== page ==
Aid

How can the Anti-Corruption Movement sharpen up its act?

Duncan Green - July 20, 2017

Spent a day earlier this week in a posh, but anonymous (Chatham House Rule) Central London location, discussing the state of the global anti-corruption movement with some of its leaders. The meeting took place in a posh, very high ceilinged room, under the stern gaze of giant portraits of assorted kings, aristos and philosophers. I wondered what they would have made of the assembled academics …

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How Does the Aid System need to Change? Reflections from the OECD’s new aid boss

Duncan Green - July 14, 2017

Charlotte Petri Gornitzka took over as chair of the OECD’s Development Assistance Committee last October, and from her new vantage point, reflects on the necessary evolution of the aid system For the aid system, the SDGs call for transformation rather than “business as usual”. Everybody is talking the talk but how ready and willing are we to change our own ways of working to enable …

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$15bn is spent every year on training, with disappointing results. Why the aid industry needs to rethink ‘capacity building’.

Duncan Green - July 6, 2017

Guest post from Lisa Denney of ODI Every year a quarter of international aid – approximately US$15 billion globally – is spent on capacity development. That is, on sending technical assistants to work in ministries or civil society, running training programmes, conducting study tours or exchanges, or supplying resources and equipment to help organisations function better. This is often referred to as ‘teaching men to …

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What is really going on within ‘shrinking civil society space’ and how should international actors respond?

Duncan Green - June 28, 2017

Good conversation (Chatham House Rule) last week on the global crackdown on civil society organizations (CSOs) and what to do about it. I was expecting a fairly standard ‘it’s all terrible; international NGOs must take action, speak truth to power etc’ discussion, but it was actually much more interesting and nuanced than that. While it is undoubtedly true, and horrible, that governments around the world …

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Why rethinking how we work on market systems and the private sector is really hard

Duncan Green - May 17, 2017

Whatever your ideological biases about ‘the private sector’ (often weirdly conflated with transnational corporations in NGO-land), markets really matter to poor people (feeding families, earning a living, that kind of thing).  But ‘making markets work for the poor’ turns out to be really difficult and, just as with attempts to tackle corruption or improve institutions, there is a rethink going on in the aid business. …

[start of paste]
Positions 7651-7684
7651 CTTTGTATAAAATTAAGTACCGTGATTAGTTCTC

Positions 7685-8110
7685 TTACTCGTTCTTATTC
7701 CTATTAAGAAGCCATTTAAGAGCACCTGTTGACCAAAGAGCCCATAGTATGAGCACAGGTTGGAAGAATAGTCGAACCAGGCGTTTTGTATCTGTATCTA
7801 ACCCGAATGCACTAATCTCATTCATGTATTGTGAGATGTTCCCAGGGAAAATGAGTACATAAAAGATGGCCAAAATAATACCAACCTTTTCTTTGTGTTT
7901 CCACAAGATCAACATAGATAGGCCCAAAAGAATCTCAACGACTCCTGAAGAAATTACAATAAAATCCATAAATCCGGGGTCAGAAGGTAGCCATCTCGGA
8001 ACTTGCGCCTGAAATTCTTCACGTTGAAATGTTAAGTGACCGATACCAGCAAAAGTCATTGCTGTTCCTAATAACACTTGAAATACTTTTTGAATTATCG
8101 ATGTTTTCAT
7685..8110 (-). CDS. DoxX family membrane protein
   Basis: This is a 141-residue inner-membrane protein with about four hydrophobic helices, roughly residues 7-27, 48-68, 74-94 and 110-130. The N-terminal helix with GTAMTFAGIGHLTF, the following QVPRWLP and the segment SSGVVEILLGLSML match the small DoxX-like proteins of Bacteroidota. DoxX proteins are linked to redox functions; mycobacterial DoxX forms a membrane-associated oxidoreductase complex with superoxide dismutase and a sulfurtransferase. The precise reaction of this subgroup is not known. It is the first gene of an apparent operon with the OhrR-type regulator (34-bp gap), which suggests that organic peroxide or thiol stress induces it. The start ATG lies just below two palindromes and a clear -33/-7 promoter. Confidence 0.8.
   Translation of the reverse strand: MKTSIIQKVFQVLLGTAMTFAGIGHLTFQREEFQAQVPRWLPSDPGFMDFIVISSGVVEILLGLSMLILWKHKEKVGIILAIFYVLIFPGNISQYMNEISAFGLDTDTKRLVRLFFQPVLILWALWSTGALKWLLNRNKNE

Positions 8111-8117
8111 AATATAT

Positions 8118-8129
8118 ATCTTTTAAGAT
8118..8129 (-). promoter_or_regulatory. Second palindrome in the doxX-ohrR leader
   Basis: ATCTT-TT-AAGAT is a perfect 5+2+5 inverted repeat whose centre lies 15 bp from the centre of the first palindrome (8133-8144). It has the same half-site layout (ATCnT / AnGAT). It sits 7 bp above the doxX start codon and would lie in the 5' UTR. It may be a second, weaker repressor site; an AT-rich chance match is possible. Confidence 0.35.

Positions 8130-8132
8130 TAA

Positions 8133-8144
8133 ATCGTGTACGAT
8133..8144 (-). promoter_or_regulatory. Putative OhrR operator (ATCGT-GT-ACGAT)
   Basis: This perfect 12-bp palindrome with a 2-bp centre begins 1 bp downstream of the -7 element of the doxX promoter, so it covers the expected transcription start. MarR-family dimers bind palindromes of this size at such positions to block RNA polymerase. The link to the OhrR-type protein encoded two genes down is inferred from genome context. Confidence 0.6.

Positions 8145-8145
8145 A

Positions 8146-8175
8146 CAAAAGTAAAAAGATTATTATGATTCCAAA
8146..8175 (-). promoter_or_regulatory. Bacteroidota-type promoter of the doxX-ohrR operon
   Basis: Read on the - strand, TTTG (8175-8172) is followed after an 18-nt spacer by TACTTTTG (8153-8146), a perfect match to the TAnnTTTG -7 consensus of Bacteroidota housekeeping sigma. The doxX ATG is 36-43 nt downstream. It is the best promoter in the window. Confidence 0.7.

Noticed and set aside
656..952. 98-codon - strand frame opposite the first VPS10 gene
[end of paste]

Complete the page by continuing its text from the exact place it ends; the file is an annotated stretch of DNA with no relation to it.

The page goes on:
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Why election politics don’t work as well for the environment as they do for international development

Duncan Green - May 11, 2017

Guest post from Matthew Spencer, who crossed over from the environment sector recently to become Oxfam’s Director of Campaigns and Policy  Before the end of the first week of the UK election campaign, to widespread surprise, Theresa May agreed to the development sector’s main demand to maintain our 0.7% overseas aid commitment. In contrast, the following week the government had to be forced to publish …

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Blockchain for Development: A Handy Bluffers’ Guide

Duncan Green - May 9, 2017

Top tip: if you’re in a meeting discussing anything to do with finance, at some point look wise and say ‘you do realize, blockchain is likely to change everything.’ Of course, there is always a terrifying chance that someone will ask what you actually mean. Worry not, because IDS has produced a handy bluffer’s guide to help you respond. Blockchain for Development – Hope or …

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How far has DFID got in implementing ‘Doing Development Differently’ ideas on the ground?

Duncan Green - April 27, 2017

I’ve been banging on about the ‘Doing Development Differently’ movement for a few years now. Initially driven by big bilateral donors frustrated with the failure rate of old school project approaches, especially in trying to ‘build states’ and reform governments , DDD advocates ‘politically smart and locally led’ approaches, avoiding cookie cutter ‘best practice’, while staying sufficiently aware and adaptive to learn and tweak your …

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Improving collaboration between practitioners and academics: what to do? (with a little help from Einstein)

Duncan Green - April 21, 2017

Previous posts in this 3 part series explored the obstacles to INGO-academic collaboration, and the lessons of systems thinking. This final post suggests some ways forward (with some sarcastic asides from Einstein) Based on all of the above, a number of ideas emerge for consideration by academics, INGOs and funders of research. Suggestions for academics Comments on the blogposts that formed the basis for this …

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